But we shouldn’t pretend that there isn’t a high failure rate for start-ups. The global average is that 45 per cent fail in their first two years. A lot of them fail not because they don’t have a great idea, but because they can’t access the right markets, or they run out of funding, or cash flow. So if we can leverage our network and the support programme around them so that more survive, this means they have more potential to be a scale-up or even a unicorn. More than 85 per cent of businesses that have been through Entrepreneurial Spark are still trading today. The real danger for entrepreneurs happens when they leverage themselves up with debt early on.

The high failure rate of SMEs is largely down to the fact that they take on too much debt, and they don’t manage their cash flow – and then a great idea, and a great business, goes bust. So we look at bringing other sources of funding in. That’s a discussionI often have with policymakers: there’s a gap there for funding. The reason there is such a thriving entrepreneur programme in the US is that the Americans have lots of different sources of funding that help early on. We don’t; the default is to get a bank loan or use your life savings. As a nation, we’ve got to find a way to bridge the funding gap in a way that’s not destructive to businesses when they’re in their cash-absorbent phase.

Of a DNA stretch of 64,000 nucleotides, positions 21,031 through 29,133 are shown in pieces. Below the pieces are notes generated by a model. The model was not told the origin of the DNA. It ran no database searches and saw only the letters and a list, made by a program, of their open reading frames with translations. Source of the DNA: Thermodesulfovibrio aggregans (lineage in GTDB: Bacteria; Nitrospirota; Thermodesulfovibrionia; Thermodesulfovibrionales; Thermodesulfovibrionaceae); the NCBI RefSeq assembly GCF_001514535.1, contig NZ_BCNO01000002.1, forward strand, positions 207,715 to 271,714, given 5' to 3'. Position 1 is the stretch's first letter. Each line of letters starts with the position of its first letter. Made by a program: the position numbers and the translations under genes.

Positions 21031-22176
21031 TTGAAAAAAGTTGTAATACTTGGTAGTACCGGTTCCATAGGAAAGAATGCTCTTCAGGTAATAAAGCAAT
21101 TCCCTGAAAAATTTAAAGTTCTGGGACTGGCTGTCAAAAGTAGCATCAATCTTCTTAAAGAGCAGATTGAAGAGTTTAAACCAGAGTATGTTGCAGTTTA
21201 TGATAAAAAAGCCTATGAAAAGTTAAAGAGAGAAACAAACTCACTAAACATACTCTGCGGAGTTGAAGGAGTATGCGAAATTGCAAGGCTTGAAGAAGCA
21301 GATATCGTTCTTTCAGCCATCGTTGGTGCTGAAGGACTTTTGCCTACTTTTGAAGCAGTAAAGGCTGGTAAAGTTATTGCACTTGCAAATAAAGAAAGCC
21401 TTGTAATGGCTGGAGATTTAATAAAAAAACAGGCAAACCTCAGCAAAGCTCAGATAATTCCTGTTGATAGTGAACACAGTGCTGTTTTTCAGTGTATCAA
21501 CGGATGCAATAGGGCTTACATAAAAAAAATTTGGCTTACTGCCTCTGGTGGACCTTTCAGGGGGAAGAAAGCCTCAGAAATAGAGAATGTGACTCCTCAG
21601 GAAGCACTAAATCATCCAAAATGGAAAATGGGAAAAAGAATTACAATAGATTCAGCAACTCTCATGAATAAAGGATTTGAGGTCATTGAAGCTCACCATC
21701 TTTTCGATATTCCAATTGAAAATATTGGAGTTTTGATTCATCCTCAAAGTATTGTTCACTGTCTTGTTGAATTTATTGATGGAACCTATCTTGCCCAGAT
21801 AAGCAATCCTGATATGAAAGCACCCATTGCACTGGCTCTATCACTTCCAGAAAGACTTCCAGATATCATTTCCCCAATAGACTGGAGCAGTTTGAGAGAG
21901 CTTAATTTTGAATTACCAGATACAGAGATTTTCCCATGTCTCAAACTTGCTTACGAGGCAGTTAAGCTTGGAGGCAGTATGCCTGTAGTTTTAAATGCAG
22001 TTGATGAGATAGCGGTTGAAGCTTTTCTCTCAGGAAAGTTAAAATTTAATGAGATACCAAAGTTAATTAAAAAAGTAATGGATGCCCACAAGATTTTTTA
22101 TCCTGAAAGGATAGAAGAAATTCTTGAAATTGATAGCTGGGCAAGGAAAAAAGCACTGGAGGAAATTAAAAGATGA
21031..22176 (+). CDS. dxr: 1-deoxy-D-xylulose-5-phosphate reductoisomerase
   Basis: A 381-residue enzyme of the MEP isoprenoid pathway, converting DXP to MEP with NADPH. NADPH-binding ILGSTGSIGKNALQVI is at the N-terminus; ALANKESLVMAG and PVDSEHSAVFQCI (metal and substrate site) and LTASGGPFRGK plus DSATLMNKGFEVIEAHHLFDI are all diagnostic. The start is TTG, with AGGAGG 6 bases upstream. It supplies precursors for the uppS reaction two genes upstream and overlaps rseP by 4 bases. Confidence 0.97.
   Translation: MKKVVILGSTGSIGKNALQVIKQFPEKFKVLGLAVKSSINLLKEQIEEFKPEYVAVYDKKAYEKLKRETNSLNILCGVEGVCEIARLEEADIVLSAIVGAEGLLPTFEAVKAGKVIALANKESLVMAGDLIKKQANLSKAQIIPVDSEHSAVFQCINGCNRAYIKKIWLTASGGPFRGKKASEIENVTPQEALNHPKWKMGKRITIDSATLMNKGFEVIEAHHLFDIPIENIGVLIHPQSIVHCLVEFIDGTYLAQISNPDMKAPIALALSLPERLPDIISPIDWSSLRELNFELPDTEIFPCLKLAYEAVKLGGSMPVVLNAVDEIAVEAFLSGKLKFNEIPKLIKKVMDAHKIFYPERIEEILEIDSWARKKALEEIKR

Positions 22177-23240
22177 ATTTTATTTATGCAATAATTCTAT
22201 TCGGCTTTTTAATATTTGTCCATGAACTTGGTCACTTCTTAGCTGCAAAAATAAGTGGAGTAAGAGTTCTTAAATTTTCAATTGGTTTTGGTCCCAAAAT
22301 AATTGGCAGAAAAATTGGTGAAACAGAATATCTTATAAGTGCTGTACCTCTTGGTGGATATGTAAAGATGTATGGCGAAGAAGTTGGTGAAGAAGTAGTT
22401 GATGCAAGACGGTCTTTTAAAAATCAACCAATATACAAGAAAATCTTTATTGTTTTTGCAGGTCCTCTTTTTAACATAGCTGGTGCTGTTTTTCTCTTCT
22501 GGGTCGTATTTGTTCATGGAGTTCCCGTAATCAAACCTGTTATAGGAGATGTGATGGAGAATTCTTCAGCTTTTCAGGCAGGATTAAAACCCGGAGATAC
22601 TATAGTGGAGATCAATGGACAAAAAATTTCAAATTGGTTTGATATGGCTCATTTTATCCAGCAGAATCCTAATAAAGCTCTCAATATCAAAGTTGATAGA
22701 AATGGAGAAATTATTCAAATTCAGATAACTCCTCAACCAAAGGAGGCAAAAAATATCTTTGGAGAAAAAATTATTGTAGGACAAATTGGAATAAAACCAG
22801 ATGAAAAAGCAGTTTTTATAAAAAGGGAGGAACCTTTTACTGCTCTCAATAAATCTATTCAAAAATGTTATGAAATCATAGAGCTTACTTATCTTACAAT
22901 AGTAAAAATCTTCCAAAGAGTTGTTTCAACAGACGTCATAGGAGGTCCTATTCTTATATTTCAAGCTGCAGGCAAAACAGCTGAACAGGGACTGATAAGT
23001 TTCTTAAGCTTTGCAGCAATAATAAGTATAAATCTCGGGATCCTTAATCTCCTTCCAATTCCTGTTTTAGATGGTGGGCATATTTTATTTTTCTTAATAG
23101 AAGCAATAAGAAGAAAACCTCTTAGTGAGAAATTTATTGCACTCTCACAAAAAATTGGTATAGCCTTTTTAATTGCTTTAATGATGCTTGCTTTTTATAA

The greatest thing that we at NatWest can do is to open up our network, because we bank far more businesses than anyone else in the UK. We can put small start-ups in touch with big corporates who can give them ideas or share experience and sector knowledge. So, for companies making products to sell, we’ll introduce them to Amazon or John Lewis or Sainsbury’s. We also have mentors, often successful entrepreneurs themselves, who come in and give practical advice on a one-to-one basis while our bankers also provide support and help.

Sometimes this advice is all it takes. Our research, which we do every quarter, shows that up to 60 per cent of people who want to start their own business hold back because they fear failure. For the rest, it’s because they don’t know how – or where to go for help.

So, what do we get out of it? We learn what our business customers want from us and we learn how we can serve them really well. With the hubs being based in our buildings, our staff are gaining unprecedented insights into how entrepreneurs operate and are becoming entrepreneurial themselves. Roughly 3,000 bank employees have voluntarily joined our Entrepreneurial Development Academy to learn from our customers.

If we can give people the confidence, the advice and the resources to start their own businesses, we can create a new generation of entrepreneurs.